Steering feel changes noticeably, too, for being electrically rather than hydraulically assisted to save fuel, as does the drag coefficient which drops from 0.34 to 0.31.
More obvious, though, is the classier cabin. Its subtly curving decor, superior materials and adjustable mood lighting enhance an architecture that’s still familiar; and improved rear space, a bigger boot and the third-row option, now split 40:20:40, complete the upgrade.
BMW’s efficient dynamics mission sees the xDrive30d motor gaining 13bhp and 15lb ft of torque while sprinting to 62mph 0.7sec faster despite streaming 33 fewer grams of CO2.
You’ll also enjoy this oil-burner’s much-improved manners, its clatter and growl now buried in background hum. Lots of low-rev urge and the eight-speed auto’s excellent anticipatory skills make for authoritatively brisk and effortless performance that, at lower speeds, shades the petrol xDrive50i.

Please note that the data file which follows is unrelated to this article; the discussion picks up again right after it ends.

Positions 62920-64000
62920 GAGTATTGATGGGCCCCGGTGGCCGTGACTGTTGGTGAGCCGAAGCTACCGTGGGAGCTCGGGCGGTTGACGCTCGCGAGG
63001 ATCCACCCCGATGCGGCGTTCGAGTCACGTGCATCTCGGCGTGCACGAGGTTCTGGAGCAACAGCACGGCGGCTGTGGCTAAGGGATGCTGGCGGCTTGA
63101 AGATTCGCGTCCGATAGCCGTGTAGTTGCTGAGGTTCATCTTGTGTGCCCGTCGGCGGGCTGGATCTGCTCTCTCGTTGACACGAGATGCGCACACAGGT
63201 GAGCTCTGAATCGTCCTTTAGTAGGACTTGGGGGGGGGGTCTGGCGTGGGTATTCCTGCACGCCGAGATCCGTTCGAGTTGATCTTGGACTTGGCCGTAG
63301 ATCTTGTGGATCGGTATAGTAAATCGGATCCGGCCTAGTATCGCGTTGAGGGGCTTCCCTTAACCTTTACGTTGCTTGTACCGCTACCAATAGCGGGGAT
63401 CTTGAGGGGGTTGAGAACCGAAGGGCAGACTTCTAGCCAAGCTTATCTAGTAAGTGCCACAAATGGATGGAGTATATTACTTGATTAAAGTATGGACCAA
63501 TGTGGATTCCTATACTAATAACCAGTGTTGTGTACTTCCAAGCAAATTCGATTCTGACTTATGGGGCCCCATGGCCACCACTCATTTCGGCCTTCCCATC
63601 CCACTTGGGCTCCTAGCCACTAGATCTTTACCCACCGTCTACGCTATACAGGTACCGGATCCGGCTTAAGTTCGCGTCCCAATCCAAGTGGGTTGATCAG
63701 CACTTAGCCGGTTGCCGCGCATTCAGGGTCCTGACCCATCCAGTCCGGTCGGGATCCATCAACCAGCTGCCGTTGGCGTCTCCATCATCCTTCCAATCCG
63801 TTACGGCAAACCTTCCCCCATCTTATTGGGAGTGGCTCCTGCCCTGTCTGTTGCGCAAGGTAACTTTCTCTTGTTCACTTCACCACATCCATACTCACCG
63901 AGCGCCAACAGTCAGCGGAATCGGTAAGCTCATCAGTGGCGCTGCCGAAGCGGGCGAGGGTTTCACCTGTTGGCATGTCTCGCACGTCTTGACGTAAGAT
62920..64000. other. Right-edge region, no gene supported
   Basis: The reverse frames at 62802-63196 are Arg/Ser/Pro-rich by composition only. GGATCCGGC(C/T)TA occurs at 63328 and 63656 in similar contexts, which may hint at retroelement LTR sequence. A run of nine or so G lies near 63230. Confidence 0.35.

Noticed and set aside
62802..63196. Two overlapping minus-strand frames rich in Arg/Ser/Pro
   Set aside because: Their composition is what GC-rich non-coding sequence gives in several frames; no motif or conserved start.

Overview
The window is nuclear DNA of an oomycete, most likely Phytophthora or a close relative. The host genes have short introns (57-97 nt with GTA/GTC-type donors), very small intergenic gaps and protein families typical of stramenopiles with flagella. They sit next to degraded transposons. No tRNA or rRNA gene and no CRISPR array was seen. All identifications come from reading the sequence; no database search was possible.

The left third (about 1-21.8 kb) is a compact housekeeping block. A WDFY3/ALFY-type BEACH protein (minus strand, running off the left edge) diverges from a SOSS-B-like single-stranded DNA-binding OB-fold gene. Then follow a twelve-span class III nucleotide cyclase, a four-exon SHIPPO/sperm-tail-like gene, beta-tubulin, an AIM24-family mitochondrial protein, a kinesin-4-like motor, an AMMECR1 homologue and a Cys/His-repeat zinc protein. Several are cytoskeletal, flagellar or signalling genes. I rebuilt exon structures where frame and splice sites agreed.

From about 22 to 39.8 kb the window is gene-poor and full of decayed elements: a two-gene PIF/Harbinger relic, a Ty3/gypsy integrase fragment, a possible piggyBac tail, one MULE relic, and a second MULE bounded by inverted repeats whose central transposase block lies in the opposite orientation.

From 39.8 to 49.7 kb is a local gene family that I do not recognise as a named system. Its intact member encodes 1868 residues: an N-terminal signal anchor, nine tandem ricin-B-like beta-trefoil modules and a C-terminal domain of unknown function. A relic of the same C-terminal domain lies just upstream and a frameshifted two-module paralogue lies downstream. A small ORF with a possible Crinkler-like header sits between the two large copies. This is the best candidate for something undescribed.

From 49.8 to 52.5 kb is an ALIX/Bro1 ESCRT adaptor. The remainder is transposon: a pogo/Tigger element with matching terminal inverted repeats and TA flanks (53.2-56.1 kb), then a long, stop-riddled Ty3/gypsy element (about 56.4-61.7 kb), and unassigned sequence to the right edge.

So the essence of the 1999 X5’s mini-revolution is preserved intact, and this latest edition is pleasingly nimble and precise when the going gets twisty. The keen will enjoy such roads in sport setting, which enlivens the drivetrain, girds the dampers and weights the occasionally uncertain steering to produce a well-resolved driving experience.
And the ride? It swallows most small bumps whole, as promised, although the odd clatter across ridges and potholes in sport suggests that it’s the comfort damping mode you’ll mostly want on Britain’s roads. Given how well the rest of the system performs, it’s unfortunate that in Sport mode setting the steering turns over-light - and you can’t mix and match the steering, drivetrain and suspension settings.